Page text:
We are designing and testing a prototype distributed intrusion detection system (IDS) that monitors TCP/IP network traffic. Each network packet is characterised by the triple (source host, destination host, network service). The IDS monitors the network for the occurrence of uncommon triples, which represent unusual traffic patterns within the network. This approach was introduced by researchers at the University of California, Davis, who developed the Network Security Monitor (NSM), which monitors traffic patterns on a broadcast LAN. NSM was effective because most machines communicated with few (3 to 5) other machines, so any intrusion was highly likely to create an unusual triple and thus trigger an alarm.
Although successful, NSM has serious limitations. It is computationally expensive, requiring its own dedicated machine, and even then only being able to monitor existing connections every five minutes. Further, the architecture of NSM does not scale: The computational complexity increases as the square of the number of machines communicating. Finally, NSM is a single point of failure in the system because it runs on a single machine. These limitations can be overcome by distributing the IDS over all machines in the network. Distribution will make the IDS robust by eliminating the single point of failure and will make it more flexible and efficient; computation can vary from machine to machine, fully utilizing idle cycles.
The architecture of NSM is not easily distributable. Distributing NSM would require either excessive resource consumption on every machine upon which it was run, or communication between machines. The immune system has interesting solutions to a similar problem of distributed detection. We have designed a distributed IDS based on the architecture of the immune system. This allows the IDS to function efficiently on all machines on the LAN, without any form of centralized control, data fusion or communication between machines. The architecture is scalable, flexible and tunable.
Our IDS depends on several "immunological" features, the most salient being negative detection with censoring, and partial matching with permutation masks. With negative detection, the system retains a set of negative detectors, that match occurences of abnormal or unusual patterns (in this case, the patterns are binary string representations of network packet triples). The detectors are generated randomly and censored (deleted) if they match normal patterns. Partial matching is implemented through a matching rule, which allows a negative detector to match a subset of abnormal patterns. Partial matching reduces the number of detectors needed, but can result in undetectable abnormal patterns called holes, which limit detection rates. We eliminate holes by using permutation masks to remap the triple representation seen by different detectors.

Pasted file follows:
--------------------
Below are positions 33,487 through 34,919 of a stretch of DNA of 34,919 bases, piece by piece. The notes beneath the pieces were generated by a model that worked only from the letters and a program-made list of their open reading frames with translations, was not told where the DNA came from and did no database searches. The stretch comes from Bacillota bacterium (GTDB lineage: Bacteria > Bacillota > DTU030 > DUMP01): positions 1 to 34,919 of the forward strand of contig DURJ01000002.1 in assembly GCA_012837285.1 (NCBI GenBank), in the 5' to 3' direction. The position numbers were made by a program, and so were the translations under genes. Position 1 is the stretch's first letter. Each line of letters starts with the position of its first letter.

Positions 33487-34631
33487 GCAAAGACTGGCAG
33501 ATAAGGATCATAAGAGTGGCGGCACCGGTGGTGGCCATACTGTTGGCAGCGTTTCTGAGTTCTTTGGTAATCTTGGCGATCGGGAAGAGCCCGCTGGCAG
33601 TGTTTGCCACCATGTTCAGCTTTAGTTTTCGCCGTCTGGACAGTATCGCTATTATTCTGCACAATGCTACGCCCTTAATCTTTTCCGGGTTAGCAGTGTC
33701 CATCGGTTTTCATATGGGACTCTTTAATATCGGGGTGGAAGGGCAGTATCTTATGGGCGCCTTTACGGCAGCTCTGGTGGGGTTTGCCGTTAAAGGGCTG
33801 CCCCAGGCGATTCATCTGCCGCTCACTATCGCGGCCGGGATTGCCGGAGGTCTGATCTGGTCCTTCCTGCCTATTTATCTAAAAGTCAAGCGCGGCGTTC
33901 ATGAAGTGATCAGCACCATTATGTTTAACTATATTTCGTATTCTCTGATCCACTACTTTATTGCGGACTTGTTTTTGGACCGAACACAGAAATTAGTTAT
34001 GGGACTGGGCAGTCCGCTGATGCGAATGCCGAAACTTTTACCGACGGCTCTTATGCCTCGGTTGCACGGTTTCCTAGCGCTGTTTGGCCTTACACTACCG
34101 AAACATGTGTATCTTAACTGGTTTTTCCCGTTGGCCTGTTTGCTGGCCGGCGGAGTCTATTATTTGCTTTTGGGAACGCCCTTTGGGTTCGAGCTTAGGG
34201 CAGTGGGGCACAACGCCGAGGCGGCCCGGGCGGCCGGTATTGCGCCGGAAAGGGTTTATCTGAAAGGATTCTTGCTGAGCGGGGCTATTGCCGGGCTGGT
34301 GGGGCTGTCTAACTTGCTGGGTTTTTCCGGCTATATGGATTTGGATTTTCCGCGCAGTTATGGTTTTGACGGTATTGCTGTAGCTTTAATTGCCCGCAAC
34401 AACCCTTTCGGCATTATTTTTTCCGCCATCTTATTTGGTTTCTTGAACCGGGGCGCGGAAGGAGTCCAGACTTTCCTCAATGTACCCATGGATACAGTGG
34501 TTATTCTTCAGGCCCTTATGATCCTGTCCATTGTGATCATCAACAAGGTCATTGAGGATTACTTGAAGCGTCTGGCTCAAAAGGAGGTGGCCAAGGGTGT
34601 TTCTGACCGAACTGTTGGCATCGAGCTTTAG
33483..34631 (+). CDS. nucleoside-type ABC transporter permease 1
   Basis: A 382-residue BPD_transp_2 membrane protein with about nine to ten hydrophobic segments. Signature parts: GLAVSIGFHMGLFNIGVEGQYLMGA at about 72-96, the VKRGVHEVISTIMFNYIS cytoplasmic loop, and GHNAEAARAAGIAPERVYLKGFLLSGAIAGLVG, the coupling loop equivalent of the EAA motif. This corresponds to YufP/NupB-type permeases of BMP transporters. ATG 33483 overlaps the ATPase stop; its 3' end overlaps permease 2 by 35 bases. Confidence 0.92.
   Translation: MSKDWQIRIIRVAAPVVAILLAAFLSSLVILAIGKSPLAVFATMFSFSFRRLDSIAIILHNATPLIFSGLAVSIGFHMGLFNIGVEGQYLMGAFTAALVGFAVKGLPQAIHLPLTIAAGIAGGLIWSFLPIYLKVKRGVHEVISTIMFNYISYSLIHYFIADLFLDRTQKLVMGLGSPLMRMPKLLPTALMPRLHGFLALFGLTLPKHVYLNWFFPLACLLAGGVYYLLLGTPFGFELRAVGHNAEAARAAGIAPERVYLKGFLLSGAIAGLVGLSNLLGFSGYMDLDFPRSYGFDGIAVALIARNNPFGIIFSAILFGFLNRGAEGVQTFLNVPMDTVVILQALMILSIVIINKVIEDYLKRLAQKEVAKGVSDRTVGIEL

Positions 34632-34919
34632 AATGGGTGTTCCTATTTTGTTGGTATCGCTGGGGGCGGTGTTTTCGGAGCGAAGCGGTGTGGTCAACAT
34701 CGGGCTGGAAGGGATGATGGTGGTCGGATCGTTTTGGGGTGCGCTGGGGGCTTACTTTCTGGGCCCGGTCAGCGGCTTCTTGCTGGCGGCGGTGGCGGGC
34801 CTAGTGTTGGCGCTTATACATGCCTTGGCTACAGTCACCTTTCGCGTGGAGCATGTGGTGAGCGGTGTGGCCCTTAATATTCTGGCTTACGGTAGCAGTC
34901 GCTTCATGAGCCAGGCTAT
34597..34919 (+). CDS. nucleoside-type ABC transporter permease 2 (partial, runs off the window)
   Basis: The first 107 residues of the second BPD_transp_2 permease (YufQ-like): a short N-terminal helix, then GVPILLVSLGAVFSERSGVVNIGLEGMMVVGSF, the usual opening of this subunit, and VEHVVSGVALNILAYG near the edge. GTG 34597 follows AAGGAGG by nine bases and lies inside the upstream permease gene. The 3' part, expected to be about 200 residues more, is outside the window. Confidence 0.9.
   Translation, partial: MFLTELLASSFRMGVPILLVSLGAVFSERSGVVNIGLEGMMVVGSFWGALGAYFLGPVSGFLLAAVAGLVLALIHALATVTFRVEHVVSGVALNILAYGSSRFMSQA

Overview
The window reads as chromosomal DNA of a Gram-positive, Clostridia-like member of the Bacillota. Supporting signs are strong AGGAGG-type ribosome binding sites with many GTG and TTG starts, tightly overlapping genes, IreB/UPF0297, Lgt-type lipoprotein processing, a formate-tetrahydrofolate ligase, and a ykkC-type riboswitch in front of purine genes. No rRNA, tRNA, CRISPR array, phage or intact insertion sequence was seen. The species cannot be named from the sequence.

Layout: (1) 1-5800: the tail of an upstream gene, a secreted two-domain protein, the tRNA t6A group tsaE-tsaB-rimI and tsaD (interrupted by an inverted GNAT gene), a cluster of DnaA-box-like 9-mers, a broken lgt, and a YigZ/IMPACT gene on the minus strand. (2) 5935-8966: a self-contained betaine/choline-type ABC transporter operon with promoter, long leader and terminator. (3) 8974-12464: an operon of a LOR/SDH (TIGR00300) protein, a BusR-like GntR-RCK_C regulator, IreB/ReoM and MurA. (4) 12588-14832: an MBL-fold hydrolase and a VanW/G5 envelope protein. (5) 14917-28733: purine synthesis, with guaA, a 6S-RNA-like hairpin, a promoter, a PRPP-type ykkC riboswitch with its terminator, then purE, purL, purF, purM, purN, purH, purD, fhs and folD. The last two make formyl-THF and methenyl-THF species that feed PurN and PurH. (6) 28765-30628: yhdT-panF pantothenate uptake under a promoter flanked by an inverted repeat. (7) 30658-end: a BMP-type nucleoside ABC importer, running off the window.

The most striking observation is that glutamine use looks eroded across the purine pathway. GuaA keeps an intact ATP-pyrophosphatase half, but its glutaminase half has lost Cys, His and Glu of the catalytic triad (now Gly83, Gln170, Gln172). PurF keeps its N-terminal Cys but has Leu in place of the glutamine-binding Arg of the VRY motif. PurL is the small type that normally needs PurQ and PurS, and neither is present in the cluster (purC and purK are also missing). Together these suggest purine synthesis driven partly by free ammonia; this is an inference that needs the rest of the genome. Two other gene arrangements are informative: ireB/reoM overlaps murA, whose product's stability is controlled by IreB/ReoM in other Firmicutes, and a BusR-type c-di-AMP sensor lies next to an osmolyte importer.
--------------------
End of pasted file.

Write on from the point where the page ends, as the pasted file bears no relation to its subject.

We have conducted controlled experiments on a simulation that uses real network traffic as normal, and synthetically generated intrusive traffic as abnormal. Using a system of 25 detectors per machine on a network of 200 machines, one out of every 250 nonself patterns goes undetected, which is a false-negative error rate of 0.004. This number is conversative because intrusions will almost always generate more than one anomalous pattern. The computational impact of 25 detectors per machine is negligible, so performance can be improved by using more detectors per machine: If the number of detectors is doubled to 50 per machine, the error rate reduces by an order of magnitude. These results indicate that holes can be effectively eliminated using permutation masks, and that consequently the IDS can provide comprehensive coverage in a robust, fully distributed manner.
Previously, in the 1996 IEEE Symposium on Security and Privacy, we reported a technique for intrusion detection using sequences of system calls. Although the vision here is the same, this current research differs in the domain of application (network traffic), and draws far more strongly on the immune analogy.